Following Tuesday night’s magnitude 6.7 earthquake in northwest Japan, Osaka Prefecture, the host of the Group of 20 summit scheduled next week, isn’t planning additional changes to its emergency safety plans, officials said Wednesday.
Kazuo Fudo, an assistant chief of the Osaka Prefecture’s fire prevention and safety affairs division, said the city of Osaka already has a regional disaster prevention plan, which the city will follow in case of an earthquake.
The G20 summit will convene on June 28 and 29 at Intex Osaka in the city’s waterfront area.
“Intex Osaka is located on high ground, so we don’t think there would be damage due to a possible tsunami,” Fudo said. “Besides, even though it is standing on an artificial island, it is connected to land via tunnels, bridges and expressways that are all capable of withstanding earthquakes. We don’t believe people will be stranded there.”
The central government, the official added, handles safety and security issues for world leaders and key government officials. If an earthquake strikes, Fudo said, they would likely take shelter there or leave the country.
After Tuesday night’s earthquake in Niigata and Yamagata prefectures, Osaka Prefecture established a tentative task force to collect information, said Daigo Yakabe, an official in the prefecture’s disaster control division, adding that such a precaution would be taken regardless of the G20 summit.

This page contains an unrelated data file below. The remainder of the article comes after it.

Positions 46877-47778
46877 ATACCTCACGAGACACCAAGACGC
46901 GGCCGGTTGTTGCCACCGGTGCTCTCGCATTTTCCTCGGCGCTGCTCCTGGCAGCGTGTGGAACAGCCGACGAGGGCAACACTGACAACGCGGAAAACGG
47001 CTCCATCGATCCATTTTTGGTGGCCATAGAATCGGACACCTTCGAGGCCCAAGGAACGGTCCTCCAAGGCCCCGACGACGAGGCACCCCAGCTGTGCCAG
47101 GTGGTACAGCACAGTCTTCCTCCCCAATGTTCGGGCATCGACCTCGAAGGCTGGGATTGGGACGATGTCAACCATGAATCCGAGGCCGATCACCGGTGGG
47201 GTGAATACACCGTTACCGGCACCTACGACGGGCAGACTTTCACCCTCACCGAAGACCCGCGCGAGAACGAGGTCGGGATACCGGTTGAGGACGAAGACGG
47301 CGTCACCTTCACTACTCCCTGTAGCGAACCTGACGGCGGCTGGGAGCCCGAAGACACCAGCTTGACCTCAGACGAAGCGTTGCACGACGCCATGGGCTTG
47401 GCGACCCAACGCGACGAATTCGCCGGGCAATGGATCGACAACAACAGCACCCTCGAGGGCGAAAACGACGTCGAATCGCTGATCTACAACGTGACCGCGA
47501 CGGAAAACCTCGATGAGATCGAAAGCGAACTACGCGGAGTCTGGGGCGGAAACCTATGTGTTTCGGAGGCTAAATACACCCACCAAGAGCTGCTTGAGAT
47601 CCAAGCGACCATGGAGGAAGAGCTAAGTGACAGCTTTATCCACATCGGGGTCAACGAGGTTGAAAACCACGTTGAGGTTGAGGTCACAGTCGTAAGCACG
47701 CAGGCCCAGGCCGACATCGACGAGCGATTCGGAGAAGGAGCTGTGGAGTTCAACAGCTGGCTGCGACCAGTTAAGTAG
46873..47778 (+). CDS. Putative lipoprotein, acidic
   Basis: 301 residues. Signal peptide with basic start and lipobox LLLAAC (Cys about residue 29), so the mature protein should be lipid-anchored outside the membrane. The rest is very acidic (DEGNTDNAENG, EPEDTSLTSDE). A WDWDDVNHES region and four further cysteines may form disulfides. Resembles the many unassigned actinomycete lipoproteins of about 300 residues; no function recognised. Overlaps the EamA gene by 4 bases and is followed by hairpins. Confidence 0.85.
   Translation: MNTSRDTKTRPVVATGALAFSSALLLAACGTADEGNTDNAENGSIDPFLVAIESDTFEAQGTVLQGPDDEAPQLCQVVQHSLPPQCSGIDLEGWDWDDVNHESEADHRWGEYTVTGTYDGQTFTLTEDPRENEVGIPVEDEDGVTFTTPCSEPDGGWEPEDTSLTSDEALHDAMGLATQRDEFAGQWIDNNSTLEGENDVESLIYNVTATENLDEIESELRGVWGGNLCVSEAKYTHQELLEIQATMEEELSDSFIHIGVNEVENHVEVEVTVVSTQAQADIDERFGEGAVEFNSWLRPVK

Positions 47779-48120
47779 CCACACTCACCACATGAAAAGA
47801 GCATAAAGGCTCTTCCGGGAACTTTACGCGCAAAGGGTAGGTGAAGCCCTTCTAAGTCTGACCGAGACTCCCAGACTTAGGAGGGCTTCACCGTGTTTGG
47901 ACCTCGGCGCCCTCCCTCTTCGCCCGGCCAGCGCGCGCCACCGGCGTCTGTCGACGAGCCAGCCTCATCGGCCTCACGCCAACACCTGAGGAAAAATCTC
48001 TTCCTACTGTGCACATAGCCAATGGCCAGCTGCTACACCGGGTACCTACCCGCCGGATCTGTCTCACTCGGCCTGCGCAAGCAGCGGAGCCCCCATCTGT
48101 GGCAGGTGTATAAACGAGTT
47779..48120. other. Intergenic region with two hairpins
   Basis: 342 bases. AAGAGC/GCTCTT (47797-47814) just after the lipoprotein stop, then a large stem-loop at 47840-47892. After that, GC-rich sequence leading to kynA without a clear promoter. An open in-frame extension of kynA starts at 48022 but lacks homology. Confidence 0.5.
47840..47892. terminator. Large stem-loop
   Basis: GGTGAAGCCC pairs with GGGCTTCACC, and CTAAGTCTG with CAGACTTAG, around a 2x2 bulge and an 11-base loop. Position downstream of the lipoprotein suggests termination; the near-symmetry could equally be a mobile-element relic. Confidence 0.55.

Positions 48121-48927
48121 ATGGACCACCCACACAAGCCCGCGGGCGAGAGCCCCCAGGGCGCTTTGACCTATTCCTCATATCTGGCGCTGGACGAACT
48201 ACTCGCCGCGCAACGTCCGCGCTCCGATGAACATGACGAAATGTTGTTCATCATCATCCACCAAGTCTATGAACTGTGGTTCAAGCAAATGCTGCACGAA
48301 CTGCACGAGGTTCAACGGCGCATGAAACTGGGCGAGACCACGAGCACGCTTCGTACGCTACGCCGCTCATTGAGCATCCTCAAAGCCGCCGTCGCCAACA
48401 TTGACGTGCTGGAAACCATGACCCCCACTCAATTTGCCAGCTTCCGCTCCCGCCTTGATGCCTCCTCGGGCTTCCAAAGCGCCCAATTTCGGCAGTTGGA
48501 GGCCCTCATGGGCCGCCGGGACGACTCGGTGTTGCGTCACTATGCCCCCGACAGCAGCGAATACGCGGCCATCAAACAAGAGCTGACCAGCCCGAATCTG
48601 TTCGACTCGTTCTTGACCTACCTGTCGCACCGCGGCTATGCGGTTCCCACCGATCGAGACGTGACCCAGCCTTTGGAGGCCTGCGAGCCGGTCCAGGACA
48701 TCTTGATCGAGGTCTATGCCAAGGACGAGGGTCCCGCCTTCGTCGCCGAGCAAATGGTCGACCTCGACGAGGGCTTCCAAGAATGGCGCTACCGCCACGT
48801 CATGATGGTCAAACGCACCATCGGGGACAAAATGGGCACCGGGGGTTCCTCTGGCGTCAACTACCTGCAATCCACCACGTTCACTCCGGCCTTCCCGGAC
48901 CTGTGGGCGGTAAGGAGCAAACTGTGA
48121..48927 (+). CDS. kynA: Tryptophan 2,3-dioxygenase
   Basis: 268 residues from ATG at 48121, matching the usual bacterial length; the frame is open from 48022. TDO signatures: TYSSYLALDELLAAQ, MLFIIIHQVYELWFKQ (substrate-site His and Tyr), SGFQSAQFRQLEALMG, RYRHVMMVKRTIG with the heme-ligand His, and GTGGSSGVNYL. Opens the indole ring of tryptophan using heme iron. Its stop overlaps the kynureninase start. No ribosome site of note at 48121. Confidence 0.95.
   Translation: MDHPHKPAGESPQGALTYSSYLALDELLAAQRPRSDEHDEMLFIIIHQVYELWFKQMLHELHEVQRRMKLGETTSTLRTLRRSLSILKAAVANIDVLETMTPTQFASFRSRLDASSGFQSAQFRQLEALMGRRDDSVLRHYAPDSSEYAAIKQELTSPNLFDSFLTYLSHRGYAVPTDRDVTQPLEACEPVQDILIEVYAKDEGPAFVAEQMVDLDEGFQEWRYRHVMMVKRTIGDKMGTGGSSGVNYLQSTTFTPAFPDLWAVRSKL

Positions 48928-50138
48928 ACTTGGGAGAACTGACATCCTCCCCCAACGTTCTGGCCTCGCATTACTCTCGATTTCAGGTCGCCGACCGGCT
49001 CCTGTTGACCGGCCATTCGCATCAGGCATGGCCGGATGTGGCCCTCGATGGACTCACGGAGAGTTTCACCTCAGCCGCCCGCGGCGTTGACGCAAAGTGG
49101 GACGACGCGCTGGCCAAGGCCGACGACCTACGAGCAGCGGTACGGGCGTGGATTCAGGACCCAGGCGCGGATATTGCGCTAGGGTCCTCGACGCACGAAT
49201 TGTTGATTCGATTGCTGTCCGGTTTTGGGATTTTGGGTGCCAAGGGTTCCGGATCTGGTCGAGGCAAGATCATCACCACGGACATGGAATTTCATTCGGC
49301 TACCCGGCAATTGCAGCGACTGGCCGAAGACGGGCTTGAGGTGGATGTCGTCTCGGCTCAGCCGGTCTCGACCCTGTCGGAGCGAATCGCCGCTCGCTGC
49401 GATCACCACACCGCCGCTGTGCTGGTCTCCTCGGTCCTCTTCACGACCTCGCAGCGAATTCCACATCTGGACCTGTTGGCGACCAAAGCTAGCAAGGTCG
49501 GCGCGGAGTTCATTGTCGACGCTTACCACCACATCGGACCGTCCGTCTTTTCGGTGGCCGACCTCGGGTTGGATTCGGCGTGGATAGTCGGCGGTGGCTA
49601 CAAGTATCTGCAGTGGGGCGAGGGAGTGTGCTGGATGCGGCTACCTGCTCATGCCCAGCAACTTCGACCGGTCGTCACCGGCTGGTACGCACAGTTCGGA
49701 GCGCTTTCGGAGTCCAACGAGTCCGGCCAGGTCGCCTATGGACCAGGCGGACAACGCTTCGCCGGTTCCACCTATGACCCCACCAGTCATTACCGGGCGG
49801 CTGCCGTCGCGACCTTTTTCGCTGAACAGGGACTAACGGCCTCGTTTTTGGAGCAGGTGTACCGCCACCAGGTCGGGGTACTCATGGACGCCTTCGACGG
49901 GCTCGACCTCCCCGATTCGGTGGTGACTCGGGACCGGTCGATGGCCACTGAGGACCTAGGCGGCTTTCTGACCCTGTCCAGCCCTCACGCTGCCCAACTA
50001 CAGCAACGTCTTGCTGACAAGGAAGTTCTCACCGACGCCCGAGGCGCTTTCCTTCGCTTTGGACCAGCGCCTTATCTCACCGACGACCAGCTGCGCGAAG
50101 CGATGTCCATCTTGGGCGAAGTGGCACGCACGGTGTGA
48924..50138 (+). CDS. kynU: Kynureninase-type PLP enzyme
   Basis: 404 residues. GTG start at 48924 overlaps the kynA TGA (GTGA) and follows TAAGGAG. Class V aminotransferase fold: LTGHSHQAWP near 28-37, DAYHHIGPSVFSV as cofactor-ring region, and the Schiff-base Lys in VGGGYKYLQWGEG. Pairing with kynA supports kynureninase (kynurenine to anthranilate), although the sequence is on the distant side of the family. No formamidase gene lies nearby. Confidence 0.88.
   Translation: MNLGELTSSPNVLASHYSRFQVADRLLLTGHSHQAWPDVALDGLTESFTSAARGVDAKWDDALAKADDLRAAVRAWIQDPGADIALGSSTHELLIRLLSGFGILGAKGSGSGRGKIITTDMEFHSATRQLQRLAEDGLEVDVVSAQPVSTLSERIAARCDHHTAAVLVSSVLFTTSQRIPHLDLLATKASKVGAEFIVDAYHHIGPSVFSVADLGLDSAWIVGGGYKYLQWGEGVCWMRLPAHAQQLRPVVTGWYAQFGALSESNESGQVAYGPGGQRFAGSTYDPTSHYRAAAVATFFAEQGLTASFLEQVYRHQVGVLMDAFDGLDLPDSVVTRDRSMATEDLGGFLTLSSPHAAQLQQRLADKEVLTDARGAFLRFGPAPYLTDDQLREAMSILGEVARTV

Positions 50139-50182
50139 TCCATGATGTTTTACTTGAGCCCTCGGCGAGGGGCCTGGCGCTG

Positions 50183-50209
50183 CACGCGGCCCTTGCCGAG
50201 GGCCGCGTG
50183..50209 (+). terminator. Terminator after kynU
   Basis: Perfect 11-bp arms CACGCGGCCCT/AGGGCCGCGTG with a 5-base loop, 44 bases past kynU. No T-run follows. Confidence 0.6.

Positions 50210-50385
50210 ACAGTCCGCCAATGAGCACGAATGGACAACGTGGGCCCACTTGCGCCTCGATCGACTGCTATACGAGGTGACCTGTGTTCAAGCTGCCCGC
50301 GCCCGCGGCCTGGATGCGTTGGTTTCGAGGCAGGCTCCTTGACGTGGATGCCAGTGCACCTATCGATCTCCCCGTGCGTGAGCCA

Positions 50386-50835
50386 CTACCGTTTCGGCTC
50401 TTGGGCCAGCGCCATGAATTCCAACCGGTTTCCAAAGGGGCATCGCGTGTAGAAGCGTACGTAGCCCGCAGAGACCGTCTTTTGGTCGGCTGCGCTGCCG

The earthquake that rattled residents in four northern prefectures Tuesday night coincided with the one-year anniversary of a major earthquake in the Kansai area, which killed six people and injured more than 450 people.
Yakabe said the authorities will further tighten disaster prevention and security measures next week as it gets closer to the G20 summit. The authorities have already warned residents about the heightened security measures being implemented and coming traffic restrictions that will be enforced.
Osaka, along with surrounding areas, is considered to be vulnerable to an earthquake along the Nankai Trough. The probability of a magnitude 8 or 9 earthquake in the Nankai Trough happening within 30 years is between 70 and 80 percent, according to one study released last year.
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